TODAY, Monday, March 4, marks the RNLI's 200th anniversary - and to mark the occasion we spent the morning with the charity's Barry team to find out just what it takes to be a volunteer.

When we visited the headquarters of Barry Dock RNLI, we arrived to find three volunteers waiting and ready for an all-important call-out.

Mechanic Ben Phillips, 29, is the latest in a long line of his family to volunteer for the charity. His great-grandfather and great-uncle volunteered, and today he, alongside his mum, dad, and sister all follow in their footsteps.

Barry And District News: Ben Phillips is the sixth generation of his family to join RNLIBen Phillips is the sixth generation of his family to join RNLI (Image: newsquest)Mr Phillips spoke to us about why he became a volunteer before showing us around the station and equipment to find out what a day in the life of a volunteer looks like.

He said: “I grew up with the station, I have been coming down here since I was a kid, and I always had an interest in it and then you end up wanting to carry on and do something for something else.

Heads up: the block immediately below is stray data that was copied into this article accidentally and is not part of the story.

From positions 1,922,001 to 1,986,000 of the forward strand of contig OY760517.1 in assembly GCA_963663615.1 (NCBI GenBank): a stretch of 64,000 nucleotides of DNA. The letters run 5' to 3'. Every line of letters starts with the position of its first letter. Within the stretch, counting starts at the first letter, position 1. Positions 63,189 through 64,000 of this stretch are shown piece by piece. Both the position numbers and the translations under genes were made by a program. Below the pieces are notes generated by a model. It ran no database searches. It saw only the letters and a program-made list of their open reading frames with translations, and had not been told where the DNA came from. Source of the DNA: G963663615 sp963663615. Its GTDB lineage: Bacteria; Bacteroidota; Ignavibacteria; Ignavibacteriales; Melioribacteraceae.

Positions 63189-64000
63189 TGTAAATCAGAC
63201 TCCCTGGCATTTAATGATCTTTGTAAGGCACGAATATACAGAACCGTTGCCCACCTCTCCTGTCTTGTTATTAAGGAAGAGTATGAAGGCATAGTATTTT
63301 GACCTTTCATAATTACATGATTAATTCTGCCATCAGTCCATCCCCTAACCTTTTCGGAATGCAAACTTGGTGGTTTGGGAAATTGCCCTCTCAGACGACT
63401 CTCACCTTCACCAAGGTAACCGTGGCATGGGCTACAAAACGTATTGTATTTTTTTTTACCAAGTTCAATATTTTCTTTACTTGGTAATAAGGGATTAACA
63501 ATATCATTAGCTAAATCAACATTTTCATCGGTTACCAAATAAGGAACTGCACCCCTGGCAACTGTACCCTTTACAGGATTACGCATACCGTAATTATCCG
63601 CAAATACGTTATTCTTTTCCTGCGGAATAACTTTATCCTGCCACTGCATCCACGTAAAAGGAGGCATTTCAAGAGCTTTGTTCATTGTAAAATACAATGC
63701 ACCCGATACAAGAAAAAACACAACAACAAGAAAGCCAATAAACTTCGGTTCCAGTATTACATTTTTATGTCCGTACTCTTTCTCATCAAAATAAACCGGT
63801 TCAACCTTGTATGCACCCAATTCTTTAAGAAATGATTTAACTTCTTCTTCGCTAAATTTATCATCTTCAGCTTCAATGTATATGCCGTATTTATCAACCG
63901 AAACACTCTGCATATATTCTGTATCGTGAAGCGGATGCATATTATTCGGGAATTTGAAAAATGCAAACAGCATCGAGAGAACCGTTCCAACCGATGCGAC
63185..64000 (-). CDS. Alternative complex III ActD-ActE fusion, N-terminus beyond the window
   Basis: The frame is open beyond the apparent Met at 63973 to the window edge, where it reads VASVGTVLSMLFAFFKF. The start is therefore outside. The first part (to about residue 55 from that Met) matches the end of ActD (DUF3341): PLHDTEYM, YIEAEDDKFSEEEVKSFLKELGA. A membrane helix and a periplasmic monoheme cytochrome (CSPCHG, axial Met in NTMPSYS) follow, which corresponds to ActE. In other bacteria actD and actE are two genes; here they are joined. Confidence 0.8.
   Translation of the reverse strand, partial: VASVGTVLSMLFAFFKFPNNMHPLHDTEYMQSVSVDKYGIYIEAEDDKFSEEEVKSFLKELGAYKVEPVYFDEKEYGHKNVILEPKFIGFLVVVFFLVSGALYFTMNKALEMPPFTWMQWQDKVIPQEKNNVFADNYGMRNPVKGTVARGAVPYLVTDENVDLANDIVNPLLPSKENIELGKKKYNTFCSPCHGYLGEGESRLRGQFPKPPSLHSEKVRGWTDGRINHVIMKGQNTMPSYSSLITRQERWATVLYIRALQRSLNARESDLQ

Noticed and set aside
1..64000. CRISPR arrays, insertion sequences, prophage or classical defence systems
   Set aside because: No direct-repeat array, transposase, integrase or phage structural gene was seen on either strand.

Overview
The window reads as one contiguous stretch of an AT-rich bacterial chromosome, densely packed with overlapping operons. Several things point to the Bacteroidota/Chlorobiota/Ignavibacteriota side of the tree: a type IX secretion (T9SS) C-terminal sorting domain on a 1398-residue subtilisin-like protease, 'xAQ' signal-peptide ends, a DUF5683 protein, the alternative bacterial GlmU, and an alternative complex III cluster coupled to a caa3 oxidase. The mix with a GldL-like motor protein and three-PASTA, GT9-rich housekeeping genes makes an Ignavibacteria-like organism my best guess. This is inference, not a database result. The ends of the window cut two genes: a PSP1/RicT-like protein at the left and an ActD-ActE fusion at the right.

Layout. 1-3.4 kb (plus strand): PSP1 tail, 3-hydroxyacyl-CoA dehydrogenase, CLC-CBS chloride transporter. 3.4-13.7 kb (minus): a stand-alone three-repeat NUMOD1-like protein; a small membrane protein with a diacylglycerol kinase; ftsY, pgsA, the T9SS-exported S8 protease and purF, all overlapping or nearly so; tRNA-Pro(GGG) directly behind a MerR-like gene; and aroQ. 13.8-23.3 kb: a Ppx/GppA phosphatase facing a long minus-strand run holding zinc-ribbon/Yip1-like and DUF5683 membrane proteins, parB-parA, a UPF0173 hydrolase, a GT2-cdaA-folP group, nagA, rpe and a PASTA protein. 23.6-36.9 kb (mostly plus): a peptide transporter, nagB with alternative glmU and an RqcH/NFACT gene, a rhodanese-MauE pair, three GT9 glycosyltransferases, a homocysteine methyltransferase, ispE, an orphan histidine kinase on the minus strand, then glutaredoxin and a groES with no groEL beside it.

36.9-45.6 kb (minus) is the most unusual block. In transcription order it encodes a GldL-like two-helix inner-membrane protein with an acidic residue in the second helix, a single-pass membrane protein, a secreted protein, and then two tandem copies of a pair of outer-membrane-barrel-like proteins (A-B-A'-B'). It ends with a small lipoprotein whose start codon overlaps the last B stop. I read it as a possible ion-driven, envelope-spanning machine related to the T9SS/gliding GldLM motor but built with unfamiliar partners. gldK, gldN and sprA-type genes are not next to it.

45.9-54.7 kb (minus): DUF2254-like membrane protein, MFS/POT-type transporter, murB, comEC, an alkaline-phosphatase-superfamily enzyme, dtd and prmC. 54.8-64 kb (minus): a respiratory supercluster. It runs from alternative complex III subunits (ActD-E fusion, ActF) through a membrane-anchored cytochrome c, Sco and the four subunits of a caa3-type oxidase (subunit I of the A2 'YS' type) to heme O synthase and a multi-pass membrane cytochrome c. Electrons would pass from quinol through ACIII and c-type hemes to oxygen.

“It's hard sometimes, when you are about to sit down and eat a Chinese you have one mouthful before being called out to an emergency.

“It’s always nice for me to get emails saying that they’ve confirmed the shout and that a life was saved, and it makes you feel good and that’s why I do it.”

Barry And District News: We had an exclusive tour of inside the RNLI's all-weather lifeboatWe had an exclusive tour of inside the RNLI's all-weather lifeboat (Image: newsquest)Mr Phillips showed us a practice drill of how to put on the suit in an emergency, which we joined in before getting an tour of a weather lifeboat.

There are seven pieces of kit that volunteers wear, they wear a base layer next to the skin, a middle layer, and a top layer along with life jackets along with breathable fabrics.

Barry And District News: RNLI kit volunteers use for rescue call outsRNLI kit volunteers use for rescue call outs (Image: newsquest)Upon trying on each layer, you can feel the weight of the equipment increase, imagine that and the weight of a person in a rescue, it's incredible how they manage to wear the heavy suits and carry out a rescue.

The lifeboat station at Barry Dock had 100 shouts in 2022, last year it had 80 and so far, this year it has only had five.

On the charity's 200th anniversary, Mr Phillips said: “It’s big for us, it shows the dedication for 200 years that people have been doing the same thing.

Barry And District News: Behind the scenes with the RNLI. Behind the scenes with the RNLI. (Image: newsquest)"It started with wooden lifeboats with no lifejackets and then they moved on to bits of cork on canvas.

“They are still doing the same job, we have been doing that for 200 years and hopefully keep doing it for another 200 years.”